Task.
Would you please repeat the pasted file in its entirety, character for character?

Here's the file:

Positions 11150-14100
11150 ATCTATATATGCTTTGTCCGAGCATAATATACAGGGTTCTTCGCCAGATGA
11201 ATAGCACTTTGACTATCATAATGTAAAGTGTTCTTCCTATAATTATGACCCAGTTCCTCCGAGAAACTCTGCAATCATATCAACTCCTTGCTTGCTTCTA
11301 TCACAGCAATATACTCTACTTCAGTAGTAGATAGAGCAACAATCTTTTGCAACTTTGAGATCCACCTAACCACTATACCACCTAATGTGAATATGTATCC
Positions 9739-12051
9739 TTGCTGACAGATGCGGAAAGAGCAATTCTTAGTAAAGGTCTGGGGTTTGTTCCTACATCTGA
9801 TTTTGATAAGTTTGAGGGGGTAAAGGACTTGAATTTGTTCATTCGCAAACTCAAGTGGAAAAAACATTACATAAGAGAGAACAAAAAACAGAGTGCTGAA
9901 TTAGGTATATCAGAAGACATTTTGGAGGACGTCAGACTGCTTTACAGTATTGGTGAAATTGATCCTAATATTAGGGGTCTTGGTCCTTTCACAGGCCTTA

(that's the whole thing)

Positions 11150-14100
11150 ATCTATATATGCTTTGTCCGAGCATAATATACAGGGTTCTTCGCCAGATGA
11201 ATAGCACTTTGACTATCATAATGTAAAGTGTTCTTCCTATAATTATGACCCAGTTCCTCCGAGAAACTCTGCAATCATATCAACTCCTTGCTTGCTTCTA
11301 TCACAGCAATATACTCTACTTCAGTAGTAGATAGAGCAACAATCTTTTGCAACTTTGAGATCCACCTAACCACTATACCACCTAATGTGAATATGTATCC
Positions 9739-12051
9739 TTGCTGACAGATGCGGAAAGAGCAATTCTTAGTAAAGGTCTGGGGTTTGTTCCTACATCTGA
9801 TTTTGATAAGTTTGAGGGGGTAAAGGACTTGAATTTGTTCATTCGCAAACTCAAGTGGAAAAAACATTACATAAGAGAGAACAAAAAACAGAGTGCTGAA
9901 TTAGGTATATCAGAAGACATTTTGGAGGACGTCAGACTGCTTTACAGTATTGGTGAAATTGATCCTAATATTAGGGGTCTTGGTCCTTTCACAGGCCTTA